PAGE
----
Physical Therapy Techniques

Physical Therapy Techniques

The reason for undergoing physical therapy will likely determine what sort of physical therapy technique should be used. Whether its physical therapy for endurance or physical therapy for knee pain, it’s important to be patient and understand that everyone’s body reacts differently. All physical therapy treatments are unique to the patient and to the situation. The following are some physical therapy techniques that are commonly used to help a patient regain full function in order to perform usual daily activities. 

Short Term Relief

  1. Modalities are frequently used on a short-term basis to quickly decrease pain, swelling, and inflammation as well as improve function. The most common modalities include:
    • Ultrasound: While this might be considered for diagnostic use only, many physical therapist use it for treatment. It can produce deep heat in the tissues to relieve pain and break up scar tissue.
    • Electrical stimulation: This technique helps reduce inflammation, maintaining muscles control, reeducating muscle fibers and reducing pain.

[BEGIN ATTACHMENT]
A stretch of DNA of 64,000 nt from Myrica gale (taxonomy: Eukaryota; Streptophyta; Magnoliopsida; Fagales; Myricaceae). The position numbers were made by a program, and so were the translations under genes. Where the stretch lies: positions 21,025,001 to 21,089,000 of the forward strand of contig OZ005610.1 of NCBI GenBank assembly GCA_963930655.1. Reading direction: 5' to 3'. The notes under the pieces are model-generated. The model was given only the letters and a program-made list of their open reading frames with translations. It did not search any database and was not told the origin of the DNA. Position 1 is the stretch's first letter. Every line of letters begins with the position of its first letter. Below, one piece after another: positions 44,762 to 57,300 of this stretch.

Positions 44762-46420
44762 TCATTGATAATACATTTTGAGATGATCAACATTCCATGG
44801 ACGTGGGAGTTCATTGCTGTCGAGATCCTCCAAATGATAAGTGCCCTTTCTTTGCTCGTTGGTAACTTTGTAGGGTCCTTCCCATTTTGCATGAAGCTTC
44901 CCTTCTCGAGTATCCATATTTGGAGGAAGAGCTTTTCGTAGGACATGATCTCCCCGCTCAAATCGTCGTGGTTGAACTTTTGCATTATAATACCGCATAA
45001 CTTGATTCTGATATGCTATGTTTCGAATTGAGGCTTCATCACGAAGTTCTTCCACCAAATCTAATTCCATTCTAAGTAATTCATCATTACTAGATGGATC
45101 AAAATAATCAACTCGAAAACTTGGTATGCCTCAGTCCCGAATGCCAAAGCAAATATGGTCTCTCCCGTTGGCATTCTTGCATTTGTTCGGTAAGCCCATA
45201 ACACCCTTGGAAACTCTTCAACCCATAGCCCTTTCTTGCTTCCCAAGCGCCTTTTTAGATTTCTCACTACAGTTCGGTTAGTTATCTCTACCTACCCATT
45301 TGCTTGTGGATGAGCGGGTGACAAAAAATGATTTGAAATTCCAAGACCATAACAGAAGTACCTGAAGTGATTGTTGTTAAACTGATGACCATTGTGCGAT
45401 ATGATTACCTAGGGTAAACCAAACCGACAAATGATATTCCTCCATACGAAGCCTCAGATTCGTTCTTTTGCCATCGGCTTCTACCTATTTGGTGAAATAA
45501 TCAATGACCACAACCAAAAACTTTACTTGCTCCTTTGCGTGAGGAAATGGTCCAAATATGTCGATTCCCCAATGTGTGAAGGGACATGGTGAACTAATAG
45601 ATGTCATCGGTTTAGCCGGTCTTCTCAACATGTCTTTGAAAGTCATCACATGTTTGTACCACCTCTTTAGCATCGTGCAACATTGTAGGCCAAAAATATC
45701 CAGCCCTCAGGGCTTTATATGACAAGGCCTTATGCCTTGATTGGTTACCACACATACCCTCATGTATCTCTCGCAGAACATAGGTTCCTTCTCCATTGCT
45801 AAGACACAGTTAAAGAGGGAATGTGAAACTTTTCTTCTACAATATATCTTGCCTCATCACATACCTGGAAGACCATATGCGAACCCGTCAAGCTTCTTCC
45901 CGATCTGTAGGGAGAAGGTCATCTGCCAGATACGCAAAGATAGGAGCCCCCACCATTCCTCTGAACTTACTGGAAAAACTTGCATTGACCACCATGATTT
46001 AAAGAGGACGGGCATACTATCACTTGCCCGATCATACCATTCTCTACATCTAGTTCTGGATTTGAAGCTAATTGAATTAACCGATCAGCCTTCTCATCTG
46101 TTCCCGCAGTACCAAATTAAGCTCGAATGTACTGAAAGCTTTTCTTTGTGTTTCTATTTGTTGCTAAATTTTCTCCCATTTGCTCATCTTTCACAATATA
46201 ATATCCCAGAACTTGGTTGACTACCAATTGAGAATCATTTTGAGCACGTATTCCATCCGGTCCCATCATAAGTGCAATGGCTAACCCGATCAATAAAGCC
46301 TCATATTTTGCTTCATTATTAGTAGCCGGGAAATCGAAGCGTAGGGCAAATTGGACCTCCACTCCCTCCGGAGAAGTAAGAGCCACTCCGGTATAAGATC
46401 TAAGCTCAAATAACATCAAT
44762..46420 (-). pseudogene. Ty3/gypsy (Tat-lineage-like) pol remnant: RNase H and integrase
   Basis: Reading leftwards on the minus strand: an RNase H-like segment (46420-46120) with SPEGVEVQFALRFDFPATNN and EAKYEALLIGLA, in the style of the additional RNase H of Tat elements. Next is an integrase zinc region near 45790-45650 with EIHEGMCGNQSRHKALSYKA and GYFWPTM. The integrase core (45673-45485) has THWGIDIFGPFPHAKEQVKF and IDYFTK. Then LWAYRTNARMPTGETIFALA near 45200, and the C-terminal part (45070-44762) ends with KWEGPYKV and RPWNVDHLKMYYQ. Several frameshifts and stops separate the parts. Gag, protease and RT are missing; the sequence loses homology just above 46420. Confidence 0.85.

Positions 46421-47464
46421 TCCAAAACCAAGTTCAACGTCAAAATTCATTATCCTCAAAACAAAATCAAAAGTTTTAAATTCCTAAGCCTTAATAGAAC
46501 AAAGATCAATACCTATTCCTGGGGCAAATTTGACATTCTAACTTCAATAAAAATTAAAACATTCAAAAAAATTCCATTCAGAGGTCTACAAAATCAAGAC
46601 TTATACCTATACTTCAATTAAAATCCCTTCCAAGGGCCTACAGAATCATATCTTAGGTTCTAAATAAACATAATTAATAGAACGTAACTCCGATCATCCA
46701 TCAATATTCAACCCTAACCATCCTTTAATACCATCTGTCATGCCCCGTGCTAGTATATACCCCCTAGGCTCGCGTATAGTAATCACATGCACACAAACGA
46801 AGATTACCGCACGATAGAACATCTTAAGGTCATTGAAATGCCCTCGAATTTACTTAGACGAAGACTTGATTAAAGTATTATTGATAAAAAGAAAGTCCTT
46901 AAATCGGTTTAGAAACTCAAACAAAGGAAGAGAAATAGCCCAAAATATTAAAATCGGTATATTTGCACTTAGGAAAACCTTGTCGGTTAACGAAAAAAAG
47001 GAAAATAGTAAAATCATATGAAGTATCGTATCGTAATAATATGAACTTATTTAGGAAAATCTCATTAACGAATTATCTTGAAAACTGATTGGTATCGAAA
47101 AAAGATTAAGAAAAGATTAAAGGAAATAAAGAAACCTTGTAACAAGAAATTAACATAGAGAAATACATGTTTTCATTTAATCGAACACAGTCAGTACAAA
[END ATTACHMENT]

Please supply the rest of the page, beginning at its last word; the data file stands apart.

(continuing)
• Ice/ heat pack: Ice reduces inflammation, pain and swelling whereas heat helps increase circulation, reduce spasms, loosen tight muscles and improves flexibility.
    • Iontophoresis: Iontophoresis uses electrical current to move ions of medication into tissues from the skin. This is most helpful with conditions such as tendonitis, plantar fasciitis and bursitis. 
  2. Traction can be used to reduce pressure and increase comfort and movement by using a pulling device.
  3. Manual therapy such as massage and manual manipulation of the spine can help mobilize soft tissue, muscles and joints.

Long Term Relief


  1. Isometrics exercises are designed to make the muscles contract but not move. Pressing your body against a fixed wall would be a great example of isometrics.
  2. Closed/open chain exercises are also used for long term relief. Closed chain exercises deal with keeping the body part or muscle group stationary like in squats, whereas open chain exercises moves the body without resistance like with a leg lift. Both are great for improving stability.
  3. Gait Training teaches proper movement and provides the patient with exercises at home to improve mobility and decrease pain. Rubber bands, self-traction units and lumbar postural rolls are all part of gait training physical therapy.

Our physical therapy center is built around exercise and movement aimed at helping the patient gain the strength and range of motion needed to function normally. Our physical therapists design a plan, choosing from hundreds of exercise options to best meet the individual patient’s needs and wants.